De Lima files ‘dissenting report’ on Senate EJK probe

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Sen. Leila M. de Lima has filed a “dissenting report” as the true findings of the Senate investigation into the unabated spate of extrajudicial killings (EJKs) and summary executions on the government’s all-out campaign against illegal drugs.
De Lima filed her Dissenting Report to the Joint Committee Report No. 18 of the Senate Committees on Justice and Human Rights and on Public Order and Dangerous Drugs chaired by Senators Richard Gordon and Panfilo Lacson, respectively.
“This Dissenting Report aims to provide an alternative analysis of the facts presented and the conclusions deduced therefrom based on applicable laws and rules,” she said in her 151-page report, with 250 pages of annexes.
“The objective is to present to the Senate and, ultimately, to the Filipino people what this Representation honestly believes to be the just conclusions and proper courses on the issues at hand” she added.
Last July 13, De Lima filed Senate Resolution No. 9 which seeks to initiate an investigation into the phenomenon of extrajudicial and summary killings carried out in the Duterte administration’s all-out war against illegal drugs in the country.
De Lima said the Senate probe failed on several grounds, notably on its refusal to hear the testimonies of EJK witnesses of the Commission on Human Rights, its premature termination, its failure to weigh in the testimonies of Senate witness Edgar Matobato, among others.
“Due to the premature and abrupt termination of the Senate investigation, no comprehensive, in-depth gathering, and assessment of the evidence was done by the Committee. Instead, what came out was a virtual whitewash designed to absolve the national leadership as led by the President,” she said.
“The unreasonable exclusion of important witnesses had precluded a thorough and intensive treatment of the subject of EJKs,” she added, mindful that Matobato’s testimony laid the foundation into explaining the national phenomenon of state-sponsored EJKs.
According to the Senator from Bicol, the Gordon Committee wasted its golden opportunity when its ultimate goal was to exonerate the President and the administration from any involvement in the bloody drug war that claimed thousands of lives.
De Lima, a former justice secretary, also lashed out at the Gordon Report for taking an issue on her alleged unparliamentary behavior and that of her colleague, Sen. Antonio Trillanes, during the public hearing.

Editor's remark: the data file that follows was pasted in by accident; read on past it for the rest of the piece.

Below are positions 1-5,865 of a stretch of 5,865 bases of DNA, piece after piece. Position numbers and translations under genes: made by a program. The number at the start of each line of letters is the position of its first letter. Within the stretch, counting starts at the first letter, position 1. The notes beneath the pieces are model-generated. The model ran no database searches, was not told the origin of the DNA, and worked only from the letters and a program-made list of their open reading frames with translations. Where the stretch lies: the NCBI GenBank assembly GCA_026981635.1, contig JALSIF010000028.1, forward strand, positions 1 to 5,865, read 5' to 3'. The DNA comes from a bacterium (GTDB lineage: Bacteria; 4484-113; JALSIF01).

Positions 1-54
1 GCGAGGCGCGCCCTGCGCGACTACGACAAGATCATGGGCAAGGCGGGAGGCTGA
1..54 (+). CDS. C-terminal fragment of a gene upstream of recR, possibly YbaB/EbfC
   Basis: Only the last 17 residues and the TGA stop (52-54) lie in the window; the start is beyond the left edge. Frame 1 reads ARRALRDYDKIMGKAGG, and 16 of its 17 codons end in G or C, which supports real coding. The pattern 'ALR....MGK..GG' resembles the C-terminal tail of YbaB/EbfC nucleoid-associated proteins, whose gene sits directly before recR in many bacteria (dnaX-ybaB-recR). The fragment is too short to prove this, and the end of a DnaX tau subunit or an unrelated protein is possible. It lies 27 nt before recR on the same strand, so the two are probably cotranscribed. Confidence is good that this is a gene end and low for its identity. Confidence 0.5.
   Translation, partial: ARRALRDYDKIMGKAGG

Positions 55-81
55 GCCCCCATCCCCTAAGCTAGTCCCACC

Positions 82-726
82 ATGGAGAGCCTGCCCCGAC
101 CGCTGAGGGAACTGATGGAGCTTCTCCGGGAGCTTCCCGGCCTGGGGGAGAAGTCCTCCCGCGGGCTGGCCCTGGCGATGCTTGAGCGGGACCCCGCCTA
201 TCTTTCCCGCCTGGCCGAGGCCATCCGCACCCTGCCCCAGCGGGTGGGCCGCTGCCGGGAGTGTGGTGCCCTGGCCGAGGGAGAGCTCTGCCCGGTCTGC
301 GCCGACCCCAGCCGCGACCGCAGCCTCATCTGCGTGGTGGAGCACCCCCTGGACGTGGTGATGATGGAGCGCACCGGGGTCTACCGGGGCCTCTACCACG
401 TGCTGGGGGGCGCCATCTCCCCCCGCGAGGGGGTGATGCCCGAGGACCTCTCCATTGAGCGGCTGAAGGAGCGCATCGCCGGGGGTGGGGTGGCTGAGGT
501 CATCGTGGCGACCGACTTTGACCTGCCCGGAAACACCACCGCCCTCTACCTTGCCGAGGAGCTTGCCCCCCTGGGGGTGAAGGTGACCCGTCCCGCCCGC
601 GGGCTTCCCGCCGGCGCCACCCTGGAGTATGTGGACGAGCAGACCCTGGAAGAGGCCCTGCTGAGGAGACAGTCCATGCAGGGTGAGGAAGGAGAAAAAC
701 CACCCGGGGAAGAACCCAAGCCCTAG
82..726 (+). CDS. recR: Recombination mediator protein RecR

“The Gordon Report was not about finding the source behind all this public bloodbath drowning the poor and shirtless in this country, but about libeling, attacking, and pillorying the two Senators who dared come out with guns blazing against the President as the inducer of these killings,” she said.
De Lima submitted 10-point recommendations to the Senate, to wit:
1.       To look into the alleged irregularities in the preparation, routing and filing of the Gordon Report and study the propriety of enforcing the standing Senate rules on all the committees;
2.      To strengthen the investigative and forensic capacities of our law enforcement agencies to align with internationally accepted standards of law enforcement;
3.      To urge the Department of Justice (DOJ), Philippine National Police, National Bureau of Investigation and the Philippine Drug Enforcement Authority to follow the International Drug Control Conventions;
4.      To ensure the conduct of the visit, and effective and unhampered discharge of the duties of the United Nations Special Rapporteurs on Summary Executions;
5.      To enact into law of Senate Bill 1197, also known as the Anti-Extrajudicial Killings, which seeks to address institutional barriers to efficient, independent and impartial investigation of EJKs among concerned government agencies;
6.      To enact into law the Charter of the Commission on Human Rights, logged as Senate Bill 1230, granting it its status as the country’s premier human rights body with powers to respond in real-time to human rights violations against Filipinos here and abroad;
7.      To create a separate, dedicated office within DOJ or Public Attorney Office that would provide legal assistance and representation to law enforcement officials facing charges;
8.     To establish a program in the Department of Social Welfare and Development to assist the surviving families of those killed during police operations;
9.      To investigate not only the possible criminal acts of policemen but also the liabilities of their superiors under the Philippine Act on Crimes Against International Humanitarian Law, Genocide, and Other Crimes Against Humanity;
10.  To direct an independent investigation by a commission on the President’s war on drugs and the concomitant EJKs that have gone with it.